I, like many I’m sure have been contacted constantly by the media over the last few days to give a comment on the current situation but I’m wise enough now to know that what they’ll want to ask me is ‘was it worth losing your limbs for’

I have a beautiful family, constant opportunities and I live a good life, I probably could have got that another way with a lot less trauma but these are the cards I was dealt.

I know that I can say with my hand on my heart and ignoring all of the politics that we had a positive impact!

We saved and changed lives and I’ll forever be proud of the small part I played in that.
 
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I was only a stab, and a somewhat mediocre one at that, though I’ve never lost my affection for the RE. Joining the Regs just never happened for one reason or another and after my time with the TA became impossible to continue, I eventually need up working for the MoD in support of the military. So in a roundabout way I got to experience a lot of what I always wished to.

A lot of the people I know from my area who joined up did so because, with the demise of the shipyard and much of the apprenticeships, there was nothing else to do that didn’t promise a miserable existence.

As to what people died for, whatever it was it must have mattered enough to them to have been there.
 
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I was a bit of a juvenile delinquent and thought that the army might provide some of the same thrills, but in a socially acceptable (i.e. legal) context.

On a more positive side, I thought I might benefit from structure and discipline. Whether I did benefit is a moot point even today... I also wanted a job that required brains but wasn't academic.

The army offered travel, adventure and a short cut to manhood - and took care of all the things that I couldn't be arsed with at that age, like finding jobs, paying rent and bills etc.

Basic training was very different to the recruiting spiel and battalion life was very different to the basic training spiel. Some brilliant times and some terrible times, but even when it was lousy, it was intense and frequently very funny.

If I learned anything from the army, apart from coming face to face with my own weaknesses and character flaws, is that human beings are capable of literally any stupidity, wickedness and evil. The insights I gained into human nature are worth their weight in gold and have served me well.
 

Fang_Farrier

LE
Kit Reviewer
Book Reviewer
Padbrat, with uncles also serving.

Just something I always wanted to do.

Leaving was a big mistake, but left on crutches with a knackered knee as was popular in the mid 90s.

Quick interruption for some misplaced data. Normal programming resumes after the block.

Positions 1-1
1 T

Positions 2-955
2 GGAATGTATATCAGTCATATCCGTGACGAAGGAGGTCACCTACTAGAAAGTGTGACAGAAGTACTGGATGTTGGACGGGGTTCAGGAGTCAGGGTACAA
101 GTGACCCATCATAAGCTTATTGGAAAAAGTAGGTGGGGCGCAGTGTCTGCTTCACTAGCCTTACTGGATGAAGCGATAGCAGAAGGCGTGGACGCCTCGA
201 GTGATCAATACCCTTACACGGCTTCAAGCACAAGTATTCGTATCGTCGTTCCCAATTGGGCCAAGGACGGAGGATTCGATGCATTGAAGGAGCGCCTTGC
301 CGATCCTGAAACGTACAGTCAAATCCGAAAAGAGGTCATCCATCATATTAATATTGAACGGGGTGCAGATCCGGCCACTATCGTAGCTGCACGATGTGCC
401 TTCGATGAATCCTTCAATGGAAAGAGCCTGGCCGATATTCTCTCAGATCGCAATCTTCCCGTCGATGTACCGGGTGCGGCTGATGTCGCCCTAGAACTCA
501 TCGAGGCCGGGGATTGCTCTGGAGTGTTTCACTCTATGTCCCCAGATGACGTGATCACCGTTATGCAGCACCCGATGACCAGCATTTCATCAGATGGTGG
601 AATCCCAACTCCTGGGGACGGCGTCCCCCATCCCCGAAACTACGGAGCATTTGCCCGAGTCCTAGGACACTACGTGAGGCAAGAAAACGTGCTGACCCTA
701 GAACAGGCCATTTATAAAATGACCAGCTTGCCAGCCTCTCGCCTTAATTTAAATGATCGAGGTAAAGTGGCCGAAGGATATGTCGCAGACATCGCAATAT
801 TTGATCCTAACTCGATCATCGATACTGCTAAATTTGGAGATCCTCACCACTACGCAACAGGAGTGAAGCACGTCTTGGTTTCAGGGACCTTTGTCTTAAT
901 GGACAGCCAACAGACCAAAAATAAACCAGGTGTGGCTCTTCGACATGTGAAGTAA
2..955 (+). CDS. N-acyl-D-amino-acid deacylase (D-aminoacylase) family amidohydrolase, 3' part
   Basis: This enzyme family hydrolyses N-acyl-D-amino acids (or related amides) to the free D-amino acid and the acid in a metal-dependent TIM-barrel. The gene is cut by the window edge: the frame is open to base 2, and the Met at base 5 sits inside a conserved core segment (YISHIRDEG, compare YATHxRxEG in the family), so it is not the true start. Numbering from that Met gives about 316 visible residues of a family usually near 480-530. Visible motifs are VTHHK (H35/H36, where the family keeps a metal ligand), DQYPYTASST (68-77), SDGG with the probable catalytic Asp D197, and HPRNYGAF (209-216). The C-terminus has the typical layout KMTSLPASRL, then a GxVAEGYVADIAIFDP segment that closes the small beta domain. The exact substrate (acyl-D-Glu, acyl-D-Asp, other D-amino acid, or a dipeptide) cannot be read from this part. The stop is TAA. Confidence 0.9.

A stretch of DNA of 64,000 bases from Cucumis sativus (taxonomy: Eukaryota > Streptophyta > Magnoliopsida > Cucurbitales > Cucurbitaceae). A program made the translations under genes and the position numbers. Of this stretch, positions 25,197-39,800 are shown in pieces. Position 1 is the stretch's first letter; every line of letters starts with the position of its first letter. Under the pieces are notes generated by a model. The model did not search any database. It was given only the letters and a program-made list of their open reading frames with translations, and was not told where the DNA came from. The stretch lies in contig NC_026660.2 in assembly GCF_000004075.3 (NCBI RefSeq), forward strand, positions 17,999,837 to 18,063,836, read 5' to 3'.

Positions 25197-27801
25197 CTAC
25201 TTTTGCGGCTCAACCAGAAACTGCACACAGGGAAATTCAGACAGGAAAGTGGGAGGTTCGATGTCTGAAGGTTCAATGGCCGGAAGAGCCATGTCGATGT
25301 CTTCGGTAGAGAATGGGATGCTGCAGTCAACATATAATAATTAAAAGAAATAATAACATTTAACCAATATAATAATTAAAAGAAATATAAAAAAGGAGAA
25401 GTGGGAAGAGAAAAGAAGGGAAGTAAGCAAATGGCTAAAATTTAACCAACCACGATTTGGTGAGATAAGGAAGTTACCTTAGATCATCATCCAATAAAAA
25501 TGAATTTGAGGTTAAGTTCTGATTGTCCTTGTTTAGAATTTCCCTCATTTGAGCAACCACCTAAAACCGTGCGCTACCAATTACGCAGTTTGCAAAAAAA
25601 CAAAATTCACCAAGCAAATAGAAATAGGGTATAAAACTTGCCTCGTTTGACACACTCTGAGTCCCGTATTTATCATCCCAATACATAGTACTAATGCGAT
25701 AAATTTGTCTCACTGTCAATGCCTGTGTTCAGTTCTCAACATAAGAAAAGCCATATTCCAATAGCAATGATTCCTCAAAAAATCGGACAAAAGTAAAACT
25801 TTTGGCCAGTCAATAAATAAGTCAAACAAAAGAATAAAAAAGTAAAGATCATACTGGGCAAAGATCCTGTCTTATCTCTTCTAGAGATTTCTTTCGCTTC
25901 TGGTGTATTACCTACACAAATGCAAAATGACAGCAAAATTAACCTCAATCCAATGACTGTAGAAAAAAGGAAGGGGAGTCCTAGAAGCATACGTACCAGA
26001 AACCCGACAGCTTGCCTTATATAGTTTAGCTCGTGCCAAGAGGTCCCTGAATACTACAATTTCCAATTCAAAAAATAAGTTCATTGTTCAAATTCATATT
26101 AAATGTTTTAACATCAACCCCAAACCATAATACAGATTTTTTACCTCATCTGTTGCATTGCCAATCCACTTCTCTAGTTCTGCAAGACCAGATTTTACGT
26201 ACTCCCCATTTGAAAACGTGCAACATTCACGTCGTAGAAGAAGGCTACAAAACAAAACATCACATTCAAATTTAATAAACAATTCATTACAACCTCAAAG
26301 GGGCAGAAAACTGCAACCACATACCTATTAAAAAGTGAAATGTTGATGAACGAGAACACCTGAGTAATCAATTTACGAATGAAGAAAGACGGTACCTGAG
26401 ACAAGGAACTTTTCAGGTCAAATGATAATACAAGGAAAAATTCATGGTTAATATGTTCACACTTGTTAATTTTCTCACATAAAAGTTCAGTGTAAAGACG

My career path since has shown me that I am not a 9-5 type of worker.

Wonder what the upper age for the FIDF is?
 
Padbrat, with uncles also serving.

Just something I always wanted to do.

Leaving was a big mistake, but left on crutches with a knackered knee as was popular in the mid 90s.

My career path since has shown me that I am not a 9-5 type of worker.

Wonder what the upper age for the FIDF is?
76, as long as you can take down a Penguin in unarmed combat.
 
Not that easy. King penguins are just the right height to smash you in the balls with their beaks, the dirty rats. Try walking through a nesting colony with your arms folded if you want a test of real courage.
 

964ST

LE
All “Penguin„ are dangerous, wether working in gangs or as individuals!

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IMAG0038.JPG

Do not pick a fight with the „seaslug“.
 
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RMP(V) RAF Reserve Police, RNR Regulators etc. NHS had similar. Curiously, the AA would only allow its members to join RMP but then again the wartime emergency military telephone exchange would be supplemented by the AA's own telephone network, which makes sense as the TPs , Traffic Points, would be along major roads and motorways for convoys.
*straying off topic* (Germany and Belgium had their own 'Secret' wartime telephone system along main routes for which we would be given an 8 fig grid to dig up and plug into. Bu**ered if I could ever find it from those and would end up knocking on a door "Guten Morgen frau, wo ist das uber sekret telephone (wink wink) " in best Basil Fawlty German (even if I was asking the question in Belgium)

The fire fighter's skill-at-arms was a puzzle but perhaps it was their skill at climbing high ladders that made 10 Para the armed wing of the London Fire Brigade in the 80s because there were so many in it.*

*Despite this the LFB parachute display team was not the best. At Bermondsey Carnival one drifted over to the river but fortunately the tide was out, one landed in a garden, and another landed upside down in a tall tree and lost half his jumpsuit. The reaction of their colleagues was initially inspiring , the engines blueing it to the tree, the crews piling out, and then falling about laughing, videoing the guy with his arse hanging out and a stillshot being that years xmas card.

And that's why you get GEAS training.